that you’re interested in what they are saying and also see if the message
they’ve sent is received properly by you.
Summary also shows that you really understand what you’re listened and
help you choose the important parts of something. It challenges you to
organize what you listen to, reformulate it and put it your own words.
1.5.

Relations between listening skills and other skills

Research has found that improvement in listening skill has a positive effect
on other language skills - reading, writing and speaking. To illustrate,
Morris and Leavey (2006) conducted a study focusing on preschoolers‟
phonological development. The study reveals that listening instruction
skills improve preschooler’s phonological awareness. Similarly, two other
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studies found out that the listening skills instruction assists middle school
students to improve their reading comprehension (Badian, 1999; Bergman,
1999). In addition, the outcome of Bergman‟s (1999) study revealed that
listening and reading stories at the same time lead participants to improve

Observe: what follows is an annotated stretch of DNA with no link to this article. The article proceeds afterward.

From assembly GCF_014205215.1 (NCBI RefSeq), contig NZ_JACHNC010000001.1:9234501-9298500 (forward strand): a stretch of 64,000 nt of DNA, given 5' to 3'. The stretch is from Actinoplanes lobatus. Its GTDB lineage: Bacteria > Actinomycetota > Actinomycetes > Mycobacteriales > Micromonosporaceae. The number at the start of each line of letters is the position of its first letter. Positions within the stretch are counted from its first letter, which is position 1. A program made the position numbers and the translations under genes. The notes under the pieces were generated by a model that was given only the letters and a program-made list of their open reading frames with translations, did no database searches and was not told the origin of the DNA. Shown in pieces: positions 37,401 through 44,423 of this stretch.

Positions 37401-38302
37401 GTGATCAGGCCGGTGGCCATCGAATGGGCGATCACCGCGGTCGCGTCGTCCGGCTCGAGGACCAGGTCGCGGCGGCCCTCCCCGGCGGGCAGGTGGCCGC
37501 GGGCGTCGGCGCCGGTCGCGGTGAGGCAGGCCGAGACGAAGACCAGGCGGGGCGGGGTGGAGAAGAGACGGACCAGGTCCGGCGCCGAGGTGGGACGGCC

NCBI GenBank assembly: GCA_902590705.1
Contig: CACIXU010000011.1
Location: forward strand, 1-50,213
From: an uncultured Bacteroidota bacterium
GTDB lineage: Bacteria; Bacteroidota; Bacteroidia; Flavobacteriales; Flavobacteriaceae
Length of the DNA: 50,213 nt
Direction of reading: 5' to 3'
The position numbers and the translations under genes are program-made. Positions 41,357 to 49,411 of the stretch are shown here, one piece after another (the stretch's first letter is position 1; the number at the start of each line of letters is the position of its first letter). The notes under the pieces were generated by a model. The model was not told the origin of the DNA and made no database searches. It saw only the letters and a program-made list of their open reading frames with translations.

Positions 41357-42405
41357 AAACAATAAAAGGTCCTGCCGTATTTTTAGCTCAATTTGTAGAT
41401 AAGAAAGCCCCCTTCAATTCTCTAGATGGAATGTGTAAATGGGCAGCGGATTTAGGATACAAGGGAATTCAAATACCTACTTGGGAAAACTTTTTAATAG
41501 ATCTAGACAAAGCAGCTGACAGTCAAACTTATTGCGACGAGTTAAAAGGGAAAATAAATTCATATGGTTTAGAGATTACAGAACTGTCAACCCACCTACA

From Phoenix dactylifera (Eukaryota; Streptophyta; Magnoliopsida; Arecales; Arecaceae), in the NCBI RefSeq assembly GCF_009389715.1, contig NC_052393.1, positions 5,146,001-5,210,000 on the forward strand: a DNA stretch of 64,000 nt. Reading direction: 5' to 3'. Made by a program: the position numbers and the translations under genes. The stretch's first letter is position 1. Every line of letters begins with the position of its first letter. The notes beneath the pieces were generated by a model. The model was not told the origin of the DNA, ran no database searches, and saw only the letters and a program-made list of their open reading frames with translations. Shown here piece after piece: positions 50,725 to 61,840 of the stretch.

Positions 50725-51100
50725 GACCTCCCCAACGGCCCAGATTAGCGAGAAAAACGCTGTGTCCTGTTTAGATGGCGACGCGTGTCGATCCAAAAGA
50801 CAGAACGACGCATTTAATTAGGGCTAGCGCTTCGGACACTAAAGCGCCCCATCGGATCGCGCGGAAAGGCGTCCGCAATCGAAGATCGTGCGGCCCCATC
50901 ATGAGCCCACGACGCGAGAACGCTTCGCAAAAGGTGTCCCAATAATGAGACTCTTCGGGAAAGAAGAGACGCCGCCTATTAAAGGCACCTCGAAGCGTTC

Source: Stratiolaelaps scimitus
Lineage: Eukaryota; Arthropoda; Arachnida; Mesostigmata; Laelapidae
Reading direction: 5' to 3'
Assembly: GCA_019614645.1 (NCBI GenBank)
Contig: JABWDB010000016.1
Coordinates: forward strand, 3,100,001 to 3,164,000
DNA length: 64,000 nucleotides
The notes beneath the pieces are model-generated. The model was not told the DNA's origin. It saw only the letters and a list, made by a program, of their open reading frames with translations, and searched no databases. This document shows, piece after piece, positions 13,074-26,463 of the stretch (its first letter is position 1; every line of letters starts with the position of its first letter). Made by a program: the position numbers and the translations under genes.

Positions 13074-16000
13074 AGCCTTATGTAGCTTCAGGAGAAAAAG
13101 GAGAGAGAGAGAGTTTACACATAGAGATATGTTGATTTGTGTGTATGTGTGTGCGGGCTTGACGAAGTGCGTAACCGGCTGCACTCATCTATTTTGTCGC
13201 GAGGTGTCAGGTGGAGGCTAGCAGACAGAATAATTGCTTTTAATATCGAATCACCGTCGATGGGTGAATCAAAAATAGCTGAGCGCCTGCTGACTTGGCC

their reading comprehension performance.
It’s often said that if you listen well then you speak well, excellent reading
comprehension leads to good writing pieces. So we can see that basic
bricks and mortar of a language acquisition and the relationship between
listening and other language skills is closely intertwined.
1.6.

Summary

Chapter 1 focuses on the definition of listening, listening skills and
classification of listening skills, give readers an overview about this
language skill as well as the importance of it. Otherwise, in this chapter,
the author also provides readers the relation between listening with other
language skills.

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CHAPTER II: THE STUDY
2.1.

Research questions
As mentioned in Part A, the study aims at recommending some

suggestions for the freshmen at Hanoi Open University, Faculty of English
and modern languages to improve their listening skills. Especially it aims at
answering the following questions:
1. What difficulties do the first year students face in listening skills?
2. What are some suggestions for students to improve their listening
skills?
2.2.

The subject of the study

This survey is done with freshmen who have begun to study at faculty of
English, HOU. They have started to approach listening lessons and lack of